The Plastica Life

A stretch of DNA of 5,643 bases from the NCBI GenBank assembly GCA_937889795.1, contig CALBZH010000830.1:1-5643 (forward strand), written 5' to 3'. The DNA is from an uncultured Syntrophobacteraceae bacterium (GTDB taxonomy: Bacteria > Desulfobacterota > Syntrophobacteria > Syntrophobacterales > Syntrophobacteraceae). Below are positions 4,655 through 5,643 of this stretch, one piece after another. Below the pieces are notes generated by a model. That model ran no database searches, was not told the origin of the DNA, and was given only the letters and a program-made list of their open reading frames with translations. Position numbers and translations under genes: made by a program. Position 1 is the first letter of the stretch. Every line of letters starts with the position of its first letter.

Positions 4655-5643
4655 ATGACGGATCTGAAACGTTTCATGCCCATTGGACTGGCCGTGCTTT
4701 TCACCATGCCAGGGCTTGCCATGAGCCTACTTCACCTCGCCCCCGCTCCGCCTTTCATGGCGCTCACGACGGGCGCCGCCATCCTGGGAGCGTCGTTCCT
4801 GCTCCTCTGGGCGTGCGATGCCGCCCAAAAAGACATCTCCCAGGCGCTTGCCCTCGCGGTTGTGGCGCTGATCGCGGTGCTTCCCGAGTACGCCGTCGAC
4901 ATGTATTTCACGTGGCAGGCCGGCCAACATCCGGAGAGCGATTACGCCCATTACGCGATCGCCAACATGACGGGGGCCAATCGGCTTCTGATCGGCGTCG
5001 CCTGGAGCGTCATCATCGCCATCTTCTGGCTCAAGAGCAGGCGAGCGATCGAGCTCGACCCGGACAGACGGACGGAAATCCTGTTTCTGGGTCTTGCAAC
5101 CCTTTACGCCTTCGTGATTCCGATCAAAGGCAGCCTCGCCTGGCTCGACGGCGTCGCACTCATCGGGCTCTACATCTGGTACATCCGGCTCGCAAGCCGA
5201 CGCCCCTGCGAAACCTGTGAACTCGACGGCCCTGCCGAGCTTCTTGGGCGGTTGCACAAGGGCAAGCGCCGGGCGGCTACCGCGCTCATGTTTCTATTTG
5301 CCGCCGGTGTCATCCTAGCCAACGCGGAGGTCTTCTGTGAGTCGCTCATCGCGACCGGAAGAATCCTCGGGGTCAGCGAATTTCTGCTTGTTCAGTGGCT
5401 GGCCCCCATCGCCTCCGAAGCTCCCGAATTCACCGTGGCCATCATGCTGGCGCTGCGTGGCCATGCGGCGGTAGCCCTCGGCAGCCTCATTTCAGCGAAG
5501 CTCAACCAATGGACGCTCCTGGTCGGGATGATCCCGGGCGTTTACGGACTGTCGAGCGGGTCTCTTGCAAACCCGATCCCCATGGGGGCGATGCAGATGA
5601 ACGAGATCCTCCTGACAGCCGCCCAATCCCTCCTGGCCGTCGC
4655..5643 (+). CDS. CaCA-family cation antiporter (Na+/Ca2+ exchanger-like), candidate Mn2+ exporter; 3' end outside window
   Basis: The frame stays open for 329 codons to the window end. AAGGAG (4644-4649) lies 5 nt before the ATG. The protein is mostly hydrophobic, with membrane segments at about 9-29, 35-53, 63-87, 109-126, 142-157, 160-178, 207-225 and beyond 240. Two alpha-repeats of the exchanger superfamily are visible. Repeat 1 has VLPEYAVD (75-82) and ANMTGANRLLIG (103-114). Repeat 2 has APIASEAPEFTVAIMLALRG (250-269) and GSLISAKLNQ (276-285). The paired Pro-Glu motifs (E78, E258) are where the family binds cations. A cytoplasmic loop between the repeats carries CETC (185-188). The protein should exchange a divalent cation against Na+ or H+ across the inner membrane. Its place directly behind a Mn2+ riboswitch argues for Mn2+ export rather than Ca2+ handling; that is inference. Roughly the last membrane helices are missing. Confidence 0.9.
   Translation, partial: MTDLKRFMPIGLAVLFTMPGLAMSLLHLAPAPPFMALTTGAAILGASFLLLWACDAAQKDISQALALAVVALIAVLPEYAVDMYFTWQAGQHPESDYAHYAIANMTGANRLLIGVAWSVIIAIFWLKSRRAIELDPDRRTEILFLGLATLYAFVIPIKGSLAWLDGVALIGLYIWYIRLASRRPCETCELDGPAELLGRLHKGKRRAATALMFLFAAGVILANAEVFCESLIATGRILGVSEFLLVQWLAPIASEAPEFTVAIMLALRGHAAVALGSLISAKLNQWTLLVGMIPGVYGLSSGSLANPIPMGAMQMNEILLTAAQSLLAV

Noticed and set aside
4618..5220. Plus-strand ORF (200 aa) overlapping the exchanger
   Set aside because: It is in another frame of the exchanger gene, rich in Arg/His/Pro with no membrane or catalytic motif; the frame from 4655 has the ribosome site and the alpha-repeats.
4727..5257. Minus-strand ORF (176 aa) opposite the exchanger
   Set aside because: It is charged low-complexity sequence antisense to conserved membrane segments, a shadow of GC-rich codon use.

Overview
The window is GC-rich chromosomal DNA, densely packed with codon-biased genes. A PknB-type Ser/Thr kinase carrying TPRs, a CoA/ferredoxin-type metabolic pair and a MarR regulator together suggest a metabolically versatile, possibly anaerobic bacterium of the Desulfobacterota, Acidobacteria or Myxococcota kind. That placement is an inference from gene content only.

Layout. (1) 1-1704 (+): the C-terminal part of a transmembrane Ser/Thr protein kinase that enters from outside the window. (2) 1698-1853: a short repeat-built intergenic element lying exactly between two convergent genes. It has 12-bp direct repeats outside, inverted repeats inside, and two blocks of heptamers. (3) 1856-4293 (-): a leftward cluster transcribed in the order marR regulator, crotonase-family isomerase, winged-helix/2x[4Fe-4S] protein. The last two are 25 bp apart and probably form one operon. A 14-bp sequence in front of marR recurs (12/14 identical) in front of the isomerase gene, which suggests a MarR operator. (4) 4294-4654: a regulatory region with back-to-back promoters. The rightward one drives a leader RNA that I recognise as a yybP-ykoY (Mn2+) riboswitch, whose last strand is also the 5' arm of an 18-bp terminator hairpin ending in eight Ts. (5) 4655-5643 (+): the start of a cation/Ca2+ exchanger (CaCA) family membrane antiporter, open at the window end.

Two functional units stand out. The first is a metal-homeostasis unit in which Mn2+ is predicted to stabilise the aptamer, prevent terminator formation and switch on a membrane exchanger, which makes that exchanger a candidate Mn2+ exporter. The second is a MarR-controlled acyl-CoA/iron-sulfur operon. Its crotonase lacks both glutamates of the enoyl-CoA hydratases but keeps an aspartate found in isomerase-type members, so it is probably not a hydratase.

Alexander Edmond’s article “The Poor have the right to be beautiful” not only struck me as interesting but reiterated information I had heard little about. I have learned from various articles that Brazil had become the plastic surgery capital of the world but I didn’t realize that it was accessible to women and men that did not have the funds to cover the medical procedure. I feel as though anyone and everyone should be entitled to feel good but I do not necessarily agree that plastic surgery is the answer. It was interesting to note that even the surgeons are supporting plastica and that they felt strongly that the poor should have access to it. For me it seems to go against the norm for us to think that beauty is free, when we know it isn’t. To be honest, I feel as though with how fashion and beauty are portrayed today in our society its hard not to believe that models are the ‘real’ people. Women, especially women interested and surrounded in fashion are pumped everyday by seeing advertisements and fashion editorials of extremely over dramatized, tall, super slender women portrayed as ‘goddesses’. If you start to examine photographs such as  this one of Kate Moss shot by Mario Testino you can see that in order to elongate the model the position of the camera is lowered down and pointed upwards. This allows the viewer to not only feel as though they are looking up at another woman who is wearing make up and expensive clothes but it allows the viewer to believe that she is idolized. From this moment on men and women start to believe that this is how we should look and this is what is accepted and also that this is the standard for beauty. It is no wonder why women around the world feel as though they need to have surgery to change the way they were created in order to feel like the povao ‘the common people’.  It was interesting to note within the article that not only did patients wait in line for numerous years to receive free surgery but that the surgeons allow themselves to fall in love with the physical form he/she creates, even though it may not be what the patient asked for. Upon further reading this article I couldn’t help but think about the commercial that Dove created called “Evolution”. I was hard to believe that they were able to take a regular looking woman and transform her into a superficial character. This was an advertisement created in order to portray the idea of natural beauty with its imperfections transformed into ‘retouched glamour’. It really is no wonder how our perceptions of beauty have been distorted.

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